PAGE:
Tuesday, May 17, 2011

Today's links

1--Letter from the Secretary of the Treasury Timothy Geithner to Senator Michael Bennet, Dept of the US Treasury

Excerpt: "The unique role of Treasuries securities in the global financial system means that the consequences of default would be particularly severe. Treasuries securities are a key holding on the balance sheets of virtually every major insurance company, bank, money market fund, and pension fund in the world. They are also widely used as collateral by financial institutions to meet their day-to-day cash-flow needs in the short-term financing market....

"A default on Treasury debt could lead to concerns about the solvency of the investment funds and financial institutions that hold Treasury securities in their portfolios, which could cause a run on money market mutual funds and the broader financial system--similar to what occurred in the wake of the collapse of Lehman Brothers. As the recent financial crisis demonstrated, a sudden and severe blow to confidence in the financial markets can spark a panic that threatens the health of our entire global economy and the jobs of millions of Americans....

"Treasuries securities enjoy their unique role in the global financial system precisely because they are viewed as a risk-free asset....A default would call into question the status of Treasuries securities as a cornerstone of the financial system, potentially squandering this unique role and the economic benefits that come with it."

2-- America Held Hostage, Paul Krugman, New York Times

Excerpt: Six months ago President Obama faced a hostage situation. Republicans threatened to block an extension of middle-class tax cuts unless Mr. Obama gave in and extended tax cuts for the rich too. And the president essentially folded...

Now, predictably, the hostage-takers are back: blackmail worked well last December, so why not try it again? This time House Republicans say they will refuse to raise the debt ceiling — a step that could inflict major economic damage — unless Mr. Obama agrees to large spending cuts, even as they rule out any tax increase whatsoever. And the question becomes what, if anything, will get the president to say no. ...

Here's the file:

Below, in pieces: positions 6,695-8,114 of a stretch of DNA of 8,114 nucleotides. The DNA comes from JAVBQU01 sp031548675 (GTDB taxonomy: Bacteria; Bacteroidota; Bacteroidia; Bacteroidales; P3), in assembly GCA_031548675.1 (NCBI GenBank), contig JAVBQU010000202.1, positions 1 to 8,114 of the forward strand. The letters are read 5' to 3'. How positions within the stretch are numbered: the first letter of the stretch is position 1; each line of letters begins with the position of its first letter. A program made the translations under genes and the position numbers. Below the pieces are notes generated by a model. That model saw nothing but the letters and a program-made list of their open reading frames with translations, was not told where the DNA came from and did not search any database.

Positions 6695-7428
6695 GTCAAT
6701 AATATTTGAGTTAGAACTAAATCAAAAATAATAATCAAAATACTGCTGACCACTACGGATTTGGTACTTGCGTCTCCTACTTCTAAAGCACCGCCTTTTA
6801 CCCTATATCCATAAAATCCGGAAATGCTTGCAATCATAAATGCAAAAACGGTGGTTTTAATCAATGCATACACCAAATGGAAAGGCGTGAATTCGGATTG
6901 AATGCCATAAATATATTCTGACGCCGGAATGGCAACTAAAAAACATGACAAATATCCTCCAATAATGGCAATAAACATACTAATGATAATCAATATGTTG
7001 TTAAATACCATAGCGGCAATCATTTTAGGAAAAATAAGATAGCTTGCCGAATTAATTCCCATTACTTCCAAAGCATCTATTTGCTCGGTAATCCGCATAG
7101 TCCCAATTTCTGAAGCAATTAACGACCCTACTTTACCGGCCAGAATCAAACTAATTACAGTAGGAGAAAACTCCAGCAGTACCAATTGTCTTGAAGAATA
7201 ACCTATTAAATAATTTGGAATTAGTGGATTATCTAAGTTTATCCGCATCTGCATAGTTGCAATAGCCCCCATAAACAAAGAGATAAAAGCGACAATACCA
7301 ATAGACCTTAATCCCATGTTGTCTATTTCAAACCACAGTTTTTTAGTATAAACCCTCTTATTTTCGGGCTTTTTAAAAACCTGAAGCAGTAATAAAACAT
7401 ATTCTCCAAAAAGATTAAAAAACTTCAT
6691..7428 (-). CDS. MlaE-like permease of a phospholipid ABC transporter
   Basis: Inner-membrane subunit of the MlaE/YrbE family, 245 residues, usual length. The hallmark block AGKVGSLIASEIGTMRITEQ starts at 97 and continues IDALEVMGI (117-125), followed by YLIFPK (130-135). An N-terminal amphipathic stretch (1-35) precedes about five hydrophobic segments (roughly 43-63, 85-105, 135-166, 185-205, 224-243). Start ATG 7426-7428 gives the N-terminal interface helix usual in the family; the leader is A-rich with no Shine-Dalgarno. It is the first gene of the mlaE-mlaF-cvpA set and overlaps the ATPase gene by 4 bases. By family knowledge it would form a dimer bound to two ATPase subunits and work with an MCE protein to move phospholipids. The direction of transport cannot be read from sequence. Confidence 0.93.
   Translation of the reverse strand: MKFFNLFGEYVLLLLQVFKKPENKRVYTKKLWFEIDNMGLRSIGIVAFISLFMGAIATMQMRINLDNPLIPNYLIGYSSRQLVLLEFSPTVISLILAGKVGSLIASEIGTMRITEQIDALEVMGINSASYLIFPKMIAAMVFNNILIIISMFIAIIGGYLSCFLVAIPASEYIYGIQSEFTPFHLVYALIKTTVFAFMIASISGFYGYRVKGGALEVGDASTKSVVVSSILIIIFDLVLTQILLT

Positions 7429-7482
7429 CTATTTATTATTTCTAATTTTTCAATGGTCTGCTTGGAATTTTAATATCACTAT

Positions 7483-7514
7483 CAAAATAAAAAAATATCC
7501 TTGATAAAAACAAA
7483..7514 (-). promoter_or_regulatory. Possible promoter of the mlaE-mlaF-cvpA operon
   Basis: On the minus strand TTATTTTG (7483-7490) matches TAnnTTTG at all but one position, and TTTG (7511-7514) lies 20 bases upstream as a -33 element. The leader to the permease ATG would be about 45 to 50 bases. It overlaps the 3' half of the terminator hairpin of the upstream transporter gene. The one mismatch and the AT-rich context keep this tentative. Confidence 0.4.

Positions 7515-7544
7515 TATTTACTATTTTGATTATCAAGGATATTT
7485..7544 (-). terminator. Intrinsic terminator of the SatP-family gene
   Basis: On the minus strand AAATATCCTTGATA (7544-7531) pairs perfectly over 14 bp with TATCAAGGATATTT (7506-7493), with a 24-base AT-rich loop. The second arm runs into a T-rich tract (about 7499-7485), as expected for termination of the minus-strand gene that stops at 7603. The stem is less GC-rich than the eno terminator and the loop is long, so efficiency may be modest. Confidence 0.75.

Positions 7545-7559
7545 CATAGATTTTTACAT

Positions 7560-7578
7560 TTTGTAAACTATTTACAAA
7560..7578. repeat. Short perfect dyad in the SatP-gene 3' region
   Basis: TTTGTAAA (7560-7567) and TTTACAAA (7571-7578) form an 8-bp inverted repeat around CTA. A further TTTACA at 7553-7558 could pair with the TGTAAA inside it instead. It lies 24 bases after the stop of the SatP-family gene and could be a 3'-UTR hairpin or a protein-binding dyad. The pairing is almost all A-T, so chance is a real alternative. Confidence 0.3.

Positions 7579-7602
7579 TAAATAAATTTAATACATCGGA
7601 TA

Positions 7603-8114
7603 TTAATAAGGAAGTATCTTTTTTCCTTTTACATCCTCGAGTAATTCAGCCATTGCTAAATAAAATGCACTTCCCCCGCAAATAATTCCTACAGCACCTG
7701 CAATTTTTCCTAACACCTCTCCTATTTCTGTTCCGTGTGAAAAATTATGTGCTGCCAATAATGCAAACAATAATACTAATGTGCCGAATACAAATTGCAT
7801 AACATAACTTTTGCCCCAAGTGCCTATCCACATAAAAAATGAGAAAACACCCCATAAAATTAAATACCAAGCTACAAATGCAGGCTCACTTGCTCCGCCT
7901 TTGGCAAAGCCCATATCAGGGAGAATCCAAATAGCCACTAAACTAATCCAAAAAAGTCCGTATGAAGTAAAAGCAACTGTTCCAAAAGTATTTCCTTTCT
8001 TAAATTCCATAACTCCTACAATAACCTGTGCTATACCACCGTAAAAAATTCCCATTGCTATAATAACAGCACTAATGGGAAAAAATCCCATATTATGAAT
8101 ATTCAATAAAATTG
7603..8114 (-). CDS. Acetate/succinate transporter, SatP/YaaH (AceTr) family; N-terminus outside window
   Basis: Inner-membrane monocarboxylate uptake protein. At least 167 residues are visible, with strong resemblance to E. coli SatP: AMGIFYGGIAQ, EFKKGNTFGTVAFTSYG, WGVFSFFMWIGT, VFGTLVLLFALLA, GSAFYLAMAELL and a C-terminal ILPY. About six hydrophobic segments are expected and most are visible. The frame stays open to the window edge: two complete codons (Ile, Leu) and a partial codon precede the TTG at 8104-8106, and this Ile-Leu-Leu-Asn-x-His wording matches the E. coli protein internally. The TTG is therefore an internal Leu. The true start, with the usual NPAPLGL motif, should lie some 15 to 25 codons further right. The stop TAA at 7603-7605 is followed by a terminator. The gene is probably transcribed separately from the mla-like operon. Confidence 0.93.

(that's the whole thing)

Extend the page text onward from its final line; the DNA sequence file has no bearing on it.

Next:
So what will happen if the ceiling isn’t raised? It has become fashionable on the right to assert that it would be no big deal. ... But ... they’re almost surely wrong...

For if we hit the debt ceiling, the government will be forced to stop paying roughly a third of its bills... So will it stop sending out Social Security checks? Will it stop paying doctors and hospitals that treat Medicare patients? Will it stop paying the contractors supplying fuel and munitions to our military? Or will it stop paying interest on the debt? ... At least one, and probably several, of these components will face payment stoppages if federal borrowing is cut off.

3--NY Fed: manufacturing starting to ease, Pragmatic Capitalism

Excerpt: This morning’s Empire State Manufacturing Survey continued to show growth, however, missed expectations by a wide margin. The headline came in at 11.88 versus expectations of 20. Any reading over 0 is indicative of growth so the region is still consistent with a growing economy. The NY Fed provides some details on the report:

“The Empire State Manufacturing Survey indicates that conditions for New York manufacturers improved in May, but at a slower pace than in April. The general business conditions index fell ten points to 11.9. The new orders index declined fi ve points to 17.2, and the shipments index slipped three points to 25.8. The inventories index climbed to 10.8, its highest level in a year. The prices paid index rose to 69.9, its highest level since mid-2008, while the prices received index held fi rm at 28.0. Future indexes continued to convey a high level of optimism about the six-month outlook, although prices are widely expected to rise.”

4--‘Class Warfare', Paul Krugman, New York Times

Excerpt: Aha. Paul Ryan is whining about people playing the class warfare card. That, folks, is the sound of desperation.

Actually, for the most part critics of his plan haven’t focused on the distributional issues so much as on the nonsense he’s talking; they’ve been playing the arithmetic card, not the class warfare card. But yes, the Ryan plan does impose huge sacrifice on the poor and the middle class, while cutting taxes on the rich and corporations.